In this article, the authors share their thoughts on the IPO and take-private markets in Bermuda, as these are two areas in which they are frequently engaged in Asia.
Take privates: what we’ve seen and what’s to come
2019 and 2020 were bumper years for take-private transactions globally, representing the most active years since 2007, with Bermuda-incorporated listed companies involved in a number of the largest of these deals, which included:
- Apollo’s US$2.6 billion acquisition and take private of Aspen Insurance, previously dual-listed in New York and Bermuda;
- The acquisition and take private of aircraft leasing major Aircastle in a US$2.4 billion deal involving its delisting from the NYSE;
- The HK$4.6 billion (US$593,000) acquisition of TPV Technology by CEIEC (and its concert parties) and the company’s dual delisting from the Hong Kong and Singapore stock exchanges; and
- The CVC-backed bid for Hong Kong-listed IT Limited, announced at the end of 2020.
What is driving the rush to the listco exit ramp? A convergence in the valuations of public companies – particularly in sectors adversely affected by the pandemic – with their private company analogues, record levels of private equity dry powder, relative ease (and affordability) of fundraising, increasing activism of minority public company shareholders, geo-politics, and regulatory push factors all play their part.
Much of the focus of take-private activity, particularly involving businesses operating in Asia, has been on US-listed companies in the mid and small-cap space. With Chinese businesses arguably the principal targets of the US Holding Foreign Companies Accountable Act, passed in late 2020, this trend seems likely to continue. However, the authors also see increased take-private activity in Hong Kong and elsewhere.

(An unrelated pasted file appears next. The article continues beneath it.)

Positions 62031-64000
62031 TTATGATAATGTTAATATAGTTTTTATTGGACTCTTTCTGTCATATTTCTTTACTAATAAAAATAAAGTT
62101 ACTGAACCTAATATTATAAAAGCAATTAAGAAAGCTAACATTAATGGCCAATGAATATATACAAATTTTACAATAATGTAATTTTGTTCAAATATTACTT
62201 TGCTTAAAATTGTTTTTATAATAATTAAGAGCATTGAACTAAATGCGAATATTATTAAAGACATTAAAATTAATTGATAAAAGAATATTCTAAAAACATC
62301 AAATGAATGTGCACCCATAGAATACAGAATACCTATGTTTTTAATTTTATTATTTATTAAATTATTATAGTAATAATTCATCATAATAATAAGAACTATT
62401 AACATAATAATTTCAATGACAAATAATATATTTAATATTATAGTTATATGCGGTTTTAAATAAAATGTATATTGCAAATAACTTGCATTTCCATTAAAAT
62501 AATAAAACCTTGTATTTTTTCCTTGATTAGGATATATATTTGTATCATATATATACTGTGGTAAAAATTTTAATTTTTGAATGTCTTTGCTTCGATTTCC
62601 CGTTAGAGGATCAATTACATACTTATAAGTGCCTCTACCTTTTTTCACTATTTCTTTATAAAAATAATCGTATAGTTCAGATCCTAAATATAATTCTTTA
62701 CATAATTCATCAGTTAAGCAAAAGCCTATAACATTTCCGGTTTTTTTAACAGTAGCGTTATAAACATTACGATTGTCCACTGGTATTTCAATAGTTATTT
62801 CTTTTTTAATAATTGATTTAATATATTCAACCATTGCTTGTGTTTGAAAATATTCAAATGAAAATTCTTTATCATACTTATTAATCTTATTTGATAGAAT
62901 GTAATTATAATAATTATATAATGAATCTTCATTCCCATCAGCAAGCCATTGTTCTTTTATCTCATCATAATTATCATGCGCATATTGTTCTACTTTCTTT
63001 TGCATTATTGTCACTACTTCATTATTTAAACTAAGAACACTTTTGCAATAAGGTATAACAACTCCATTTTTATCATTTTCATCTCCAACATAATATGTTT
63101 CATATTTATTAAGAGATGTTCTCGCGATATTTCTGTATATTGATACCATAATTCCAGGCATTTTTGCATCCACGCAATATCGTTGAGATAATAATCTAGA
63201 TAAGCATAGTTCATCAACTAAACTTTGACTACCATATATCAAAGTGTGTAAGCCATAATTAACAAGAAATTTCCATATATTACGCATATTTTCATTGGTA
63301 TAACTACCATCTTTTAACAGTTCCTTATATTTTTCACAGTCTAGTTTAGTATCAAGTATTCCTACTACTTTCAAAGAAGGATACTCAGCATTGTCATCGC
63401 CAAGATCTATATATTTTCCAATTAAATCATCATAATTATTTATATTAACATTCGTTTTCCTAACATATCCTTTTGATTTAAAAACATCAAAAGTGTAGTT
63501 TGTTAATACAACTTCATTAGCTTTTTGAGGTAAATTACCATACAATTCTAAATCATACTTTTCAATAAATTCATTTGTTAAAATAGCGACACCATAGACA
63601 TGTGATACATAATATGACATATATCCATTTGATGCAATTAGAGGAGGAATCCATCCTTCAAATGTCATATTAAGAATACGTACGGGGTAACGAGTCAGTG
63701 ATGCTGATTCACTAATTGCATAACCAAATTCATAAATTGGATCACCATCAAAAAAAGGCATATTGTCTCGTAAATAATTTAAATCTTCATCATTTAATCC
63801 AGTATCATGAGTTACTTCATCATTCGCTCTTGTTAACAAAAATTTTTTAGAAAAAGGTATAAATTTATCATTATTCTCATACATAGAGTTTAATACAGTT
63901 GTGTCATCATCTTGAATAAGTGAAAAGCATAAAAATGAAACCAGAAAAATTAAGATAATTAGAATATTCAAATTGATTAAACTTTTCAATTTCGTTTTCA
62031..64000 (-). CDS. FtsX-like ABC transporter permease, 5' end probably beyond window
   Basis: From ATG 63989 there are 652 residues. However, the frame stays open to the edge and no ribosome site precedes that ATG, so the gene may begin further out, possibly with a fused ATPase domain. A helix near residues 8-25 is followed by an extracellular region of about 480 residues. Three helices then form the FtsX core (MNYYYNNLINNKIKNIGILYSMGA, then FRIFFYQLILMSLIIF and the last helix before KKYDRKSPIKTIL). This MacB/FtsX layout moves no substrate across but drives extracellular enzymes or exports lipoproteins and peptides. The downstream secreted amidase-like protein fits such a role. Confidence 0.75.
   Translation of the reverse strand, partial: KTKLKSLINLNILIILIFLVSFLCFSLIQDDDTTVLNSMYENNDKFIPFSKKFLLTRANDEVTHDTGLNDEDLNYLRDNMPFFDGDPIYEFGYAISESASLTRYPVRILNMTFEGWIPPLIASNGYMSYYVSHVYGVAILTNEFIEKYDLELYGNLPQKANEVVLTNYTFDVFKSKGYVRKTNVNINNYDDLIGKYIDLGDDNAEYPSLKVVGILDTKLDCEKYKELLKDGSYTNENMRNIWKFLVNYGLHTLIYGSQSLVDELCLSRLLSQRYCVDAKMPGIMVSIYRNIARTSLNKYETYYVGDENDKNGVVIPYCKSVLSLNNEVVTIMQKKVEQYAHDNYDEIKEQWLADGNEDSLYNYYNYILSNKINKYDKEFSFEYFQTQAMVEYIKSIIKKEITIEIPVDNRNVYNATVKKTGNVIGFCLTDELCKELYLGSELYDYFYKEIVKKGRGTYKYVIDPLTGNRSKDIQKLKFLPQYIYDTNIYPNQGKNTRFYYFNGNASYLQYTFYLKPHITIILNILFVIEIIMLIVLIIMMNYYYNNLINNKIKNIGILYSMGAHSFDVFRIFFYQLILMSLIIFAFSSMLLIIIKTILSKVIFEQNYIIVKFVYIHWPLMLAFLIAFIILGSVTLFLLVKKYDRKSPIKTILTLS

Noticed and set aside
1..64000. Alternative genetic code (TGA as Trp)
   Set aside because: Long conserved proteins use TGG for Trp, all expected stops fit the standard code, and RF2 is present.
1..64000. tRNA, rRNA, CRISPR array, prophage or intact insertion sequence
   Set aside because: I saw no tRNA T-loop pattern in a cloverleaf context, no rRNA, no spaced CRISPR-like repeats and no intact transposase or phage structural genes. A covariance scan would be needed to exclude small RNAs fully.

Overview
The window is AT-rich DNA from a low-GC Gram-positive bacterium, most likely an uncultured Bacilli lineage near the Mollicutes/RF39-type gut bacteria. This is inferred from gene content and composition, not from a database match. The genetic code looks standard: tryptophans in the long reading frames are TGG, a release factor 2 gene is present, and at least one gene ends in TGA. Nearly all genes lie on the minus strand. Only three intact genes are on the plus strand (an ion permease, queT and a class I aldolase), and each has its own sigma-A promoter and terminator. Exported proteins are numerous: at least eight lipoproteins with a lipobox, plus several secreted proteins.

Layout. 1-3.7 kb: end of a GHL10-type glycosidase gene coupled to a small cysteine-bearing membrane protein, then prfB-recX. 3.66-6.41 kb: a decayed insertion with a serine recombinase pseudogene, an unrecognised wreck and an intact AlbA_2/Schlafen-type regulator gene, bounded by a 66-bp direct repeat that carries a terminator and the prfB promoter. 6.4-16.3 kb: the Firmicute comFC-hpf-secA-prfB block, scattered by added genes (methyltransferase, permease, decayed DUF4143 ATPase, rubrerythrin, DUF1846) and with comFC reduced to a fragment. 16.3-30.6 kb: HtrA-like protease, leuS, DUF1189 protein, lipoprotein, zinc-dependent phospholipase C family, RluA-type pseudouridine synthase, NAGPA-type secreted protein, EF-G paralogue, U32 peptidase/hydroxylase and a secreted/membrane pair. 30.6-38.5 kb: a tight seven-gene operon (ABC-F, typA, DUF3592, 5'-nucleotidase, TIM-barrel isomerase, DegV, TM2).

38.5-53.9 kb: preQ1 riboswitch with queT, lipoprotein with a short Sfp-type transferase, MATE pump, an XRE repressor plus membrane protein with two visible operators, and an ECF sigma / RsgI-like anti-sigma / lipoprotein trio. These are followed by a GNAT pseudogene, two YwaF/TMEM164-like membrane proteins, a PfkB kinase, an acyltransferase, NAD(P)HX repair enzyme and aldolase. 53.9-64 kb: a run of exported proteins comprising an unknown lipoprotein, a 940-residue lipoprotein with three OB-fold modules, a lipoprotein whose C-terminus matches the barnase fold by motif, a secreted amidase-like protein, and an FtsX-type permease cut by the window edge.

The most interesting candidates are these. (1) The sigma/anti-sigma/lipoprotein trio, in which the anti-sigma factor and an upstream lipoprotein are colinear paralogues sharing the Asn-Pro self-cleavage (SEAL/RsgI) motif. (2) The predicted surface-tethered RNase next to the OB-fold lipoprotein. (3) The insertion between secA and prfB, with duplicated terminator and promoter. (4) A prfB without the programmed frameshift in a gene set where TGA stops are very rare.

A number of factors will be relevant to structuring a take private, including: Local law and listing requirements; the nature of the proposed acquisition; the proportion of the shares controlled by the bidder group; and anticipated public and independent shareholder take-up. In broad terms, it is more common to see mergers used in the North American markets, whereas a scheme remains de rigueur in Hong Kong.
Most take-private proposals have the company’s founders to the fore – even if it is private equity underpinning the bid – and they nearly always involve cashing out the public shareholders, with founders and/or senior management rolling over their shares into the bidding company. In weighing up a take-private proposal, it is crucial for the board to ensure that its fiduciary duties are discharged appropriately and independently.
This involves considering the bid in the context of what, in the reasonable and objective opinion of the directors, is in the best interests of the company as a whole (including all of its present and future shareholders). The board of directors of a target company is well advised to establish a special committee of independent directors to consider and negotiate the proposal.